Cindy Rodriguez is the Urban Policy reporter for New York Public Radio.
Federal Stimulus funds have run out for the more than 100 non-profits providing counseling and legal representation to homeowners facing foreclosure across the state, and the governor's recently released budget does not replace the lost federal monies.
The decision is worrying many legal advocates.
In a written statement, Statewide Campaign to Save the Foreclosure Prevention Services Program, a coalition of legal advocates, stated "Homeowners across the sate will be left at the mercy of unscrupulous servicers and scam artists looking to take advantage of them."
While Governor Andrew Cuomo’s budget does not replace the funds, it does create a new Foreclosure Relief Unit that will fall under the purview of the newly created Department of Financial Services.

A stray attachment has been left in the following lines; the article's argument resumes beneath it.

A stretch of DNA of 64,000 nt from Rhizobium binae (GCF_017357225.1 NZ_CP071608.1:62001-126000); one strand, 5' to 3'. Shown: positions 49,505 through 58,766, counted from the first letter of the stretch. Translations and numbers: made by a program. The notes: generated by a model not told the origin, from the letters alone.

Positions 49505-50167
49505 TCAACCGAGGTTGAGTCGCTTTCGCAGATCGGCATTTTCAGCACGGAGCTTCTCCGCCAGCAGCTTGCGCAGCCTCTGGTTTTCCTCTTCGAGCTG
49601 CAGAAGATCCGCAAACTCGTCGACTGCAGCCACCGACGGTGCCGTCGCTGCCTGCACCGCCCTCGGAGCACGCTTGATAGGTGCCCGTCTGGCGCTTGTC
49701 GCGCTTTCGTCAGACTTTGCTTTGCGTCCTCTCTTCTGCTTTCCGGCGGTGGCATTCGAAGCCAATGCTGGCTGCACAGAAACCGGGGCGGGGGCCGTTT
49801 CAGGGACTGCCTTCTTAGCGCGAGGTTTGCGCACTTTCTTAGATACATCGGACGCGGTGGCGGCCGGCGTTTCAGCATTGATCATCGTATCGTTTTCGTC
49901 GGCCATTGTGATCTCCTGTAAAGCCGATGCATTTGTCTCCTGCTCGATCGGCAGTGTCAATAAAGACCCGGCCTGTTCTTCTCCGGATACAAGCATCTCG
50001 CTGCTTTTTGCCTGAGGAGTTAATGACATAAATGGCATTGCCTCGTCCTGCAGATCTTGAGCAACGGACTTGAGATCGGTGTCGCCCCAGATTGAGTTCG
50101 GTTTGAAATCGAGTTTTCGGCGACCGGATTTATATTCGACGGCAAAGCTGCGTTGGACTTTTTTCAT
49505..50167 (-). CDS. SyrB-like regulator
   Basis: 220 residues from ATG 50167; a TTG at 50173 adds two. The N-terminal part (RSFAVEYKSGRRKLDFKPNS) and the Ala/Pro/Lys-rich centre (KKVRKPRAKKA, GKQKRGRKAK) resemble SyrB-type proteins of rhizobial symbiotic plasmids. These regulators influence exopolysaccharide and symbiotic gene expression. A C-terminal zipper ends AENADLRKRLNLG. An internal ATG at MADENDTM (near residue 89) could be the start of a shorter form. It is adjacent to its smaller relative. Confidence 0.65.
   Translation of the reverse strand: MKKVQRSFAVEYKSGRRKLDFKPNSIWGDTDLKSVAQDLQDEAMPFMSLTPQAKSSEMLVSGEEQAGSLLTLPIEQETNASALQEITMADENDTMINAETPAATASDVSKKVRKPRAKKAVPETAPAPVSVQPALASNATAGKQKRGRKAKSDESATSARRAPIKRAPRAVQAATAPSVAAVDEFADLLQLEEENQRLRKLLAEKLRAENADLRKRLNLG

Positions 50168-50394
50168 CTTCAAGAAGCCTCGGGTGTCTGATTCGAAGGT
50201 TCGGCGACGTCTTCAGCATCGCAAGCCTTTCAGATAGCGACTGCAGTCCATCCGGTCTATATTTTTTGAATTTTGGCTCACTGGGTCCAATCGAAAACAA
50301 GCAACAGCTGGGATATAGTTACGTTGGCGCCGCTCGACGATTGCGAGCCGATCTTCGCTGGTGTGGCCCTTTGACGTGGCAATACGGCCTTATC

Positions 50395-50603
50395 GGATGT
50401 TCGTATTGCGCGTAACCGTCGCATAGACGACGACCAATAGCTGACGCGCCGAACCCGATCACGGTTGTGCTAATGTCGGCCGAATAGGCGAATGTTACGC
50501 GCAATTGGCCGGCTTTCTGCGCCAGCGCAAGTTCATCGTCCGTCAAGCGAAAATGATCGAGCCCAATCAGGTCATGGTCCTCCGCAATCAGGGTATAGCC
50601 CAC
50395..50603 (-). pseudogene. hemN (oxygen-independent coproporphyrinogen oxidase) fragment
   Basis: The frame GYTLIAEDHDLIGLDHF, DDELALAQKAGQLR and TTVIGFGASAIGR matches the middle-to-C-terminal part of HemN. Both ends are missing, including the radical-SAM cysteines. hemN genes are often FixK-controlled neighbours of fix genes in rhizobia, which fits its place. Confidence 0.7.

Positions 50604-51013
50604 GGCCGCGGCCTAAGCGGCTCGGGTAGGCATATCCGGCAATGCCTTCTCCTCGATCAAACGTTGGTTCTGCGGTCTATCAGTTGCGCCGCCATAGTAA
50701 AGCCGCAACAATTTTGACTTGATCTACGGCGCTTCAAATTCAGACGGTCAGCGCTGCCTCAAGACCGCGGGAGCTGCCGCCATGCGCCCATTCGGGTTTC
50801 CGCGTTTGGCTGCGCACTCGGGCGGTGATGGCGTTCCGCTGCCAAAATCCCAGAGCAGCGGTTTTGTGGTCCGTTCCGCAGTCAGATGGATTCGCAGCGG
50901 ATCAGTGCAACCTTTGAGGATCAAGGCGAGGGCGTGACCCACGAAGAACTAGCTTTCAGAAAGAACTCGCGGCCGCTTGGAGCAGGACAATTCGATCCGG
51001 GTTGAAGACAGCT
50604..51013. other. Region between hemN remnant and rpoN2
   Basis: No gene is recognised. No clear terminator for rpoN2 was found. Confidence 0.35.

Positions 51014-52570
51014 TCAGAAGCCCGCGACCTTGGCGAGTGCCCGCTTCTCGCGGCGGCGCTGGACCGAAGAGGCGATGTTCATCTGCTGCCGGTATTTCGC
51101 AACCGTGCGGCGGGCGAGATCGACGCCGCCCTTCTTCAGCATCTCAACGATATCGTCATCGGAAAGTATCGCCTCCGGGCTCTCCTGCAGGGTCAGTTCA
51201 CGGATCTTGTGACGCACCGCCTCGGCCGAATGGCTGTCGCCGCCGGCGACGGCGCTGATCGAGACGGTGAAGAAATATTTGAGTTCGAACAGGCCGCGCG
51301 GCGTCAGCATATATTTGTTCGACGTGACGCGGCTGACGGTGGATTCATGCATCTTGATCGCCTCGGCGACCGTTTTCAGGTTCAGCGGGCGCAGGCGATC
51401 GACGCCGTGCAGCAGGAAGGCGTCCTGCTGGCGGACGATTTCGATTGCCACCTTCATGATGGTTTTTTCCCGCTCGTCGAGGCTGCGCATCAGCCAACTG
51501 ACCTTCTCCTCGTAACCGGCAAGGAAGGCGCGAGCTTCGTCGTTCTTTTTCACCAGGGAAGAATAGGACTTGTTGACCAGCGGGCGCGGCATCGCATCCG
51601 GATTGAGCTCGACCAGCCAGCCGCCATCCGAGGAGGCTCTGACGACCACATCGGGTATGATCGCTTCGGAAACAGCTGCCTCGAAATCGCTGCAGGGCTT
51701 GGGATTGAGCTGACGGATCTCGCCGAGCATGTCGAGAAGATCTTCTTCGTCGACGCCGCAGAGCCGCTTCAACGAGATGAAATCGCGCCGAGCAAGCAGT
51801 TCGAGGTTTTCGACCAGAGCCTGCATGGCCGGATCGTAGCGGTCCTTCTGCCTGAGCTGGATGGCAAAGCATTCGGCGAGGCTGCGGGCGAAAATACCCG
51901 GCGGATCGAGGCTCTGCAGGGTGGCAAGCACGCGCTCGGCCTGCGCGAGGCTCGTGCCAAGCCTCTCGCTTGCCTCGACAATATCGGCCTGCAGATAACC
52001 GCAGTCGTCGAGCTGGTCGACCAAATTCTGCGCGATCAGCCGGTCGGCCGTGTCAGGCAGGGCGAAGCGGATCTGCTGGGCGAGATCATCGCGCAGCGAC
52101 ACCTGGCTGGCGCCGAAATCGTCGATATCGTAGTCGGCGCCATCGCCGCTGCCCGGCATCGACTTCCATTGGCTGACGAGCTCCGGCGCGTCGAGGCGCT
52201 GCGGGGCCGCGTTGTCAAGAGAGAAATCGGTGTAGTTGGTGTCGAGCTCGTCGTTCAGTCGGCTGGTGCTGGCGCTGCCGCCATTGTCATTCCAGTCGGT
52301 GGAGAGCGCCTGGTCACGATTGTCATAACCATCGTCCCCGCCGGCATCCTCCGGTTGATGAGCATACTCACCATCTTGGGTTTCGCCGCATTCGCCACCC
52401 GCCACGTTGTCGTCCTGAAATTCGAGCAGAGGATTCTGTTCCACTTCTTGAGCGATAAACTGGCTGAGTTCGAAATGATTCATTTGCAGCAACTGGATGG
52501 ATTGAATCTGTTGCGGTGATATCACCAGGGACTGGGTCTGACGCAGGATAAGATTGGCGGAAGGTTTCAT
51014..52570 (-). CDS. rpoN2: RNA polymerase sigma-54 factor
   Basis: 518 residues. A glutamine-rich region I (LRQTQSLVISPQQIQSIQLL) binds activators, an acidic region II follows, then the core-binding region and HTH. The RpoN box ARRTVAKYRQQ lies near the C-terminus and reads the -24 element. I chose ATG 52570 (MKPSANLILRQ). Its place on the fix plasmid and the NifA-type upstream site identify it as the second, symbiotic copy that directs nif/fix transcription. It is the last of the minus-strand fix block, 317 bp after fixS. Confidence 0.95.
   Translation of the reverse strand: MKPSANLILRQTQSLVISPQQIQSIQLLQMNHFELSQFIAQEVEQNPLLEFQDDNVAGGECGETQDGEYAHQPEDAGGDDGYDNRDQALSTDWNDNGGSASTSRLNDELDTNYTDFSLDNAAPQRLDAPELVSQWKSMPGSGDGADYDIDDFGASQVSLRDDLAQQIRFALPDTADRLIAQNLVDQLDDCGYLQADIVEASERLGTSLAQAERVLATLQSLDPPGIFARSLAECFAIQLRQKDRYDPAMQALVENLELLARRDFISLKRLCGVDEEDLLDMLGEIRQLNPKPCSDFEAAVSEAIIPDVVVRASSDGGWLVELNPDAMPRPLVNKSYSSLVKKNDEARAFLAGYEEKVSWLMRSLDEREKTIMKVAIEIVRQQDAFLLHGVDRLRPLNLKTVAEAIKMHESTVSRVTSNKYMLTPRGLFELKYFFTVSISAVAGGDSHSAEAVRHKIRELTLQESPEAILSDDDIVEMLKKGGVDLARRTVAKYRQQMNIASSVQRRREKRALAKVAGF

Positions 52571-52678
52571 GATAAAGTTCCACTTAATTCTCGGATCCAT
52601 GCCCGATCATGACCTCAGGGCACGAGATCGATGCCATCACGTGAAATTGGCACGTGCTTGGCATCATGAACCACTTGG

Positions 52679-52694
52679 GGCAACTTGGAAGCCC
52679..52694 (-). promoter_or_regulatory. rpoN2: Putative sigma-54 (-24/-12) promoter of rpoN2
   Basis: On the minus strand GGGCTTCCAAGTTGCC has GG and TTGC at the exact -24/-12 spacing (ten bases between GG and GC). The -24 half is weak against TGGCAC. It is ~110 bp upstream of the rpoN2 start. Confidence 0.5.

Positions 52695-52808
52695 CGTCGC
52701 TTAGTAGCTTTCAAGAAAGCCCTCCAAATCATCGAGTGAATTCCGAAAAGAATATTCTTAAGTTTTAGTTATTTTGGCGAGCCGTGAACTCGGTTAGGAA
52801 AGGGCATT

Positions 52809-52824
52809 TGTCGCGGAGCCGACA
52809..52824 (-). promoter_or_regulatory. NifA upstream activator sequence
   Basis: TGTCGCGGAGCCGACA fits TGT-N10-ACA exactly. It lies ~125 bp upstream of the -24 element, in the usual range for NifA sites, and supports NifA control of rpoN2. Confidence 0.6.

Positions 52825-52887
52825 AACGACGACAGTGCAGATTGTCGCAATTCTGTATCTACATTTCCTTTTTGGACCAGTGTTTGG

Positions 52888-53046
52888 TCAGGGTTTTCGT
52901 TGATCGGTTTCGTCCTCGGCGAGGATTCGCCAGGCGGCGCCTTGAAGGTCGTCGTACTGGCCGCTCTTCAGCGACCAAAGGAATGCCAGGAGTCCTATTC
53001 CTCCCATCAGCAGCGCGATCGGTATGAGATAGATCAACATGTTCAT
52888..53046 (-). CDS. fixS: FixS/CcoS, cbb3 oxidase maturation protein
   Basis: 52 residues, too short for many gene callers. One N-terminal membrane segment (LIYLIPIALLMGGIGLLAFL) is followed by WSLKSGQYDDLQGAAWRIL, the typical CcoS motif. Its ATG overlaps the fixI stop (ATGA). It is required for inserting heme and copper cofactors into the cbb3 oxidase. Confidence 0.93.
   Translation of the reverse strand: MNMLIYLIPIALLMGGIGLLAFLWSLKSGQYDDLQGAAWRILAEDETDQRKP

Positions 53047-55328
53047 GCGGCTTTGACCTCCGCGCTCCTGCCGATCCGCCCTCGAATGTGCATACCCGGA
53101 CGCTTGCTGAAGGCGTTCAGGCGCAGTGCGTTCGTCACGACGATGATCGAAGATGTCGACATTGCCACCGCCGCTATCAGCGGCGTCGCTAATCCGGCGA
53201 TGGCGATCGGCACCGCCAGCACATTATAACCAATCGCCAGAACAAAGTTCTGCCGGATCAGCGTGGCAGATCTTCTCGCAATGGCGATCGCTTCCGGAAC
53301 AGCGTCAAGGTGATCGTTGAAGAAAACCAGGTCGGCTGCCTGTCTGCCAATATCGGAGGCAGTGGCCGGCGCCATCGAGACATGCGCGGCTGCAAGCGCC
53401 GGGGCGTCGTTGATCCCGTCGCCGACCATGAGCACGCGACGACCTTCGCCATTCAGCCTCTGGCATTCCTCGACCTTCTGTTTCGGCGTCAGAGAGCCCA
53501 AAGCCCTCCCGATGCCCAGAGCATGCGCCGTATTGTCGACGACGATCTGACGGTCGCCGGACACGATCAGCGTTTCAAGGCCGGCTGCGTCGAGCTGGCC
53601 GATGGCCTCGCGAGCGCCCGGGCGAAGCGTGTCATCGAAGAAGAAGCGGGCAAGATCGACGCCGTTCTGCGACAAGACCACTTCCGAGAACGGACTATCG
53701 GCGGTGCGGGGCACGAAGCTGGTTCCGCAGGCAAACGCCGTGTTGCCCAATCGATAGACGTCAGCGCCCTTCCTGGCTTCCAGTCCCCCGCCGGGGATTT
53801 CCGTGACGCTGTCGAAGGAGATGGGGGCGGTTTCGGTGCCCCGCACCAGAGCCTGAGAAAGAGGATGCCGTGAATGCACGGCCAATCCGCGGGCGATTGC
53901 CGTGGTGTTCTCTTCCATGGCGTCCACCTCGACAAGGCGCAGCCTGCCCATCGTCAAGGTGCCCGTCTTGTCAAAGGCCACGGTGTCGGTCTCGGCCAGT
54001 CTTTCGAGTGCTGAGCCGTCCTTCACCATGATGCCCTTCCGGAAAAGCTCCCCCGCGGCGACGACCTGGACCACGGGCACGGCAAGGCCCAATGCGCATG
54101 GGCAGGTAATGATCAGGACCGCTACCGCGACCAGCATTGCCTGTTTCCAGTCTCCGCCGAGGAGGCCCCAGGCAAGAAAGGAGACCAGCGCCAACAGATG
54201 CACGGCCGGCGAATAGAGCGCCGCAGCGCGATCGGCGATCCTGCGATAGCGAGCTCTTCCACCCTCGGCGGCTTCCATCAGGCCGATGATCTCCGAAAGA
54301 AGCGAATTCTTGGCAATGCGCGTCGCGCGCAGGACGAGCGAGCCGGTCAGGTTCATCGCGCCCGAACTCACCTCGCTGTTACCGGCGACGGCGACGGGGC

"It's a different approach," Division of Budget spokesman Morris Peters said. He explained the new unit will focus on education, outreach and a review of rules and regulations to make certain the foreclosure process is reasonable and protects homeowners.
Attorney Elizabeth Lynch with MFY Legal Services said she supported the new Foreclosure Relief Unit, but as compliment to, not a replacement for what legal advocates have already been doing on the ground for years.
"What homeowners need more than anything when they go into court is that they need an advocate and this foreclosure relief unit will not serve as that." Lynch said. She said foreclosure cases can drag on for years and the demand for homeowner representation is still strong.
No additional funds have been allocated for the new unit, but Peters said it will be a separate unit that will be fully staffed.